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Facebook deletes Ethiopian Prime Minister’s post

Meta, the parent company of Facebook, said Wednesday it deleted a post by Ethiopian Prime Minister Ahmed Abiy dated Sunday that called for Ethiopians to "bury" the Tigray People's Liberation Front soldiers. A Meta spokesperson said the post was removed "for violating our policies against inciting and supporting violence". But in a separate post Wednesday…

Ethiopian Prime Minister Abiy Ahmed speaks to people after swearing in for a new five-year term at Meskel square in Addis Ababa, Ethiopia, on October 04, 2021. (Photo by Amanuel Sileshi / AFP)

Meta, the parent company of Facebook, said Wednesday it deleted a post by Ethiopian Prime Minister Ahmed Abiy dated Sunday that called for Ethiopians to “bury” the Tigray People’s Liberation Front soldiers.

A Meta spokesperson said the post was removed “for violating our policies against inciting and supporting violence”.

But in a separate post Wednesday that remains online, Abiy vowed “to bury this enemy with our blood and bones and uplift Ethiopia’s dignity”.

In September the US State Department condemned a speech by a prominent Abiy adviser which compared Tigrayan rebels to the Devil and said they should be “the last of their kind”.

Washington has been among the most vocal critics of Ethiopia’s conduct of the year-long war in the country’s north.

But despite repeated calls for an end to violence, militant rhetoric has persisted from both sides.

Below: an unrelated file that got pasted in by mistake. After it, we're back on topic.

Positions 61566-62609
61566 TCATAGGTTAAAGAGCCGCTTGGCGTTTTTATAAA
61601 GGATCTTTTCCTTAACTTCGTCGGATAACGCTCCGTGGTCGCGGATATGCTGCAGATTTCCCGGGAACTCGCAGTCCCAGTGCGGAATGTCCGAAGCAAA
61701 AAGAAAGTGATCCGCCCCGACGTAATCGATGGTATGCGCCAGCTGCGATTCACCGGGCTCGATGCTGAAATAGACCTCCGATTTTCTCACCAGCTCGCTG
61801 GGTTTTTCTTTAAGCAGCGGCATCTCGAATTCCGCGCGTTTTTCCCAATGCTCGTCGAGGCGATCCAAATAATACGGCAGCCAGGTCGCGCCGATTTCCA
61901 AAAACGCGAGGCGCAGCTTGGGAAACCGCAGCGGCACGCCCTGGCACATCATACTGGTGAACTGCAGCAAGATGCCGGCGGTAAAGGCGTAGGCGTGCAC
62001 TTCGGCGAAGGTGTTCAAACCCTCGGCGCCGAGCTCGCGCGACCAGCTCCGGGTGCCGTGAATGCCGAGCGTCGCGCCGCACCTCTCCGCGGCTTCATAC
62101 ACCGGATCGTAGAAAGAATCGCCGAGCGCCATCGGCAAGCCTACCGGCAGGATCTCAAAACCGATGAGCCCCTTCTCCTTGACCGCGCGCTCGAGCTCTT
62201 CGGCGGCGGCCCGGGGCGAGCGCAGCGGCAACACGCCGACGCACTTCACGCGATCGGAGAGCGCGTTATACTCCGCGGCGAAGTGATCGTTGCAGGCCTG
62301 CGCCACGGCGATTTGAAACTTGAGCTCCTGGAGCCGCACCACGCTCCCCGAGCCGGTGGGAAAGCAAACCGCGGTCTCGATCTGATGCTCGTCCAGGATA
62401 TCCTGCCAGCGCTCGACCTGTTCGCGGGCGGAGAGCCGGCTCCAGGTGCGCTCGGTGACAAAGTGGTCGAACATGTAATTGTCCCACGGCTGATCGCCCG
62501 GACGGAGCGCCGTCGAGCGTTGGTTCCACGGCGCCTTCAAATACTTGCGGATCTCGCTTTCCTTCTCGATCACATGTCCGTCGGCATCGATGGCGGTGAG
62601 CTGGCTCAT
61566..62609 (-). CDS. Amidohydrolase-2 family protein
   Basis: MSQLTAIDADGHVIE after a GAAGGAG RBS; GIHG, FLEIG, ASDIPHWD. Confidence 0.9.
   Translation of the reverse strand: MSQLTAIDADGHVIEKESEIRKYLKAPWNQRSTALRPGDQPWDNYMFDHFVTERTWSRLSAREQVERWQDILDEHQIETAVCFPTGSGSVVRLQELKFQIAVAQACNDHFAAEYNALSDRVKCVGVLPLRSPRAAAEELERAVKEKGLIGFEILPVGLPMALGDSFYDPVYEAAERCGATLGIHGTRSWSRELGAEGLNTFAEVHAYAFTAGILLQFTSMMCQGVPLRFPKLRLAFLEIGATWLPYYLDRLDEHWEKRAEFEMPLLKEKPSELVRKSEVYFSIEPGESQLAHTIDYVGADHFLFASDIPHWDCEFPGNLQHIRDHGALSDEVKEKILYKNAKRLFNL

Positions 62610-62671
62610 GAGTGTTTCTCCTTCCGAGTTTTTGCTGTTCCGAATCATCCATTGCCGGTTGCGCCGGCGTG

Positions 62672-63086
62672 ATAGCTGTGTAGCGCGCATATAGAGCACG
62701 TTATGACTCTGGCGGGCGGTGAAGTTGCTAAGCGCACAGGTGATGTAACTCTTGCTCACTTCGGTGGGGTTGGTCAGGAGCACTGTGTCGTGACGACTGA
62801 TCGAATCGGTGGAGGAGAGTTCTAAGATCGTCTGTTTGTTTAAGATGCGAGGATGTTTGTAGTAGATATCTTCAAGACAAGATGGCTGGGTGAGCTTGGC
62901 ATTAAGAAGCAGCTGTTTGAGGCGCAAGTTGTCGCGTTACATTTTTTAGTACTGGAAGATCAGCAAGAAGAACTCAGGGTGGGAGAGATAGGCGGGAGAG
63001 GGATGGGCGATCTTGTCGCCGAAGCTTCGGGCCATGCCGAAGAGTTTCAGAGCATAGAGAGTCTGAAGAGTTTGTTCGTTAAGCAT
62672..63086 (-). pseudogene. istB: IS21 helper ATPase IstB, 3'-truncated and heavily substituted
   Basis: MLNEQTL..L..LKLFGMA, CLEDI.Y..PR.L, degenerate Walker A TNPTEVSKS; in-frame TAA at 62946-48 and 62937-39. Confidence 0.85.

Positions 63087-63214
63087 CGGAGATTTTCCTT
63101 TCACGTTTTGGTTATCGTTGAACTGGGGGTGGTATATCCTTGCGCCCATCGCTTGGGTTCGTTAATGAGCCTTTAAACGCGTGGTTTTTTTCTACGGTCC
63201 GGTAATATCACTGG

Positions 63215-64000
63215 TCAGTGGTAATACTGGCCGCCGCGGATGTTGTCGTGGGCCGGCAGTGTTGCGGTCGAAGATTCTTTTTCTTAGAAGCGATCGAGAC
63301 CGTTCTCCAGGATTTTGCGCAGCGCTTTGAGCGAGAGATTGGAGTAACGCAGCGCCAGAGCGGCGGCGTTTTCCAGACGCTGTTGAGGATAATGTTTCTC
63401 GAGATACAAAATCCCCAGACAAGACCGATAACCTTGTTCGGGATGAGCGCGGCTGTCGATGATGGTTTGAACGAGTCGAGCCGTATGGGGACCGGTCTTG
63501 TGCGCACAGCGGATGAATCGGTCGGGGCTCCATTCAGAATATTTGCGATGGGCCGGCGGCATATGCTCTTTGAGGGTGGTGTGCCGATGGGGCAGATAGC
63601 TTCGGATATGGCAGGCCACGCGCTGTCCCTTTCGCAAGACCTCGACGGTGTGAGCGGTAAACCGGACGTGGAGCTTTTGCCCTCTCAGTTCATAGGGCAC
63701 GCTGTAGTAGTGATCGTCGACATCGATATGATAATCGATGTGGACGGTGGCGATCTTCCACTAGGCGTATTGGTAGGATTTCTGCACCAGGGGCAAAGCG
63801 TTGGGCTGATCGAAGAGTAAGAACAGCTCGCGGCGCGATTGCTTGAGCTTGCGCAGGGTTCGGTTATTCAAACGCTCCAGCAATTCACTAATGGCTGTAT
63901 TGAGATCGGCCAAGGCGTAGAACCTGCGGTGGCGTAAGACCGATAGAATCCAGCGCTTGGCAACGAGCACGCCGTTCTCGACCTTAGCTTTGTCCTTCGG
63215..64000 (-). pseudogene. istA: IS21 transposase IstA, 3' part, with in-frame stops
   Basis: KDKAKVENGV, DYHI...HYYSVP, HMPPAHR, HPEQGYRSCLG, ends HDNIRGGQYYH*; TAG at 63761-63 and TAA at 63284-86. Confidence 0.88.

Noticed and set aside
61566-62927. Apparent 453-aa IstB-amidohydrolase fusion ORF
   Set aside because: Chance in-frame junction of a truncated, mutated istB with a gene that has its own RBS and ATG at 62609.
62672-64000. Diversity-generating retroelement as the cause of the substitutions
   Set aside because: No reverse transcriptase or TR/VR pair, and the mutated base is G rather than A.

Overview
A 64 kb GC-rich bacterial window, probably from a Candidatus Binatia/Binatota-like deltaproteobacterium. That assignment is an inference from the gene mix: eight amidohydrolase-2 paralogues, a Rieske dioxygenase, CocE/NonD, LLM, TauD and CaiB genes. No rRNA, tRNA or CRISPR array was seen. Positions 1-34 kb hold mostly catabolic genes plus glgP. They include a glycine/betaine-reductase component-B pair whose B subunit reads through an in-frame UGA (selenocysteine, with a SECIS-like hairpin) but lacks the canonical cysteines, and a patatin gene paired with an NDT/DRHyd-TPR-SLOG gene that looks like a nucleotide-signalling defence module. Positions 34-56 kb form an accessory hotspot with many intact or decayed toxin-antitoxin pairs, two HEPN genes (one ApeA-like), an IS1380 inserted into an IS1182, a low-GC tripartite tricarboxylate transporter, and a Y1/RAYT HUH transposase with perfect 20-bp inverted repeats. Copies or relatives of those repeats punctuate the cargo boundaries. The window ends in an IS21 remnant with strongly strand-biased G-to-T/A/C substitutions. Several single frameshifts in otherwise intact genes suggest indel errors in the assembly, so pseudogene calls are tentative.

Abiy’s government has been locked in a war for the past year with the TPLF, which dominated national politics before he took office in 2018.

The 2019 Nobel Peace laureate promised a swift victory, but by late June the rebels had retaken most of Tigray and expanded into the neighbouring regions of Afar and Amhara.

The TPLF announced late Wednesday it had reached the town of Kemissie in Ethiopia’s Amhara region, some 325 kilometres (200 miles) northeast of the capital.

Spokesman Getachew Reda said the TPLF was working in the area alongside the Oromo Liberation Army rebel group, which on Wednesday predicted Addis Ababa could fall in a matter of weeks.

But a senior official from Washington’s humanitarian arm USAID warned of grave repercussions for Ethiopia’s already acute aid problems.

“We can only assume that any march towards Addis would spread increased displacement, increased need and increased suffering for the Ethiopian people,” the official told AFP.

“It would certainly increase the need for humanitarian assistance while also complicating the ability to provide that assistance.”

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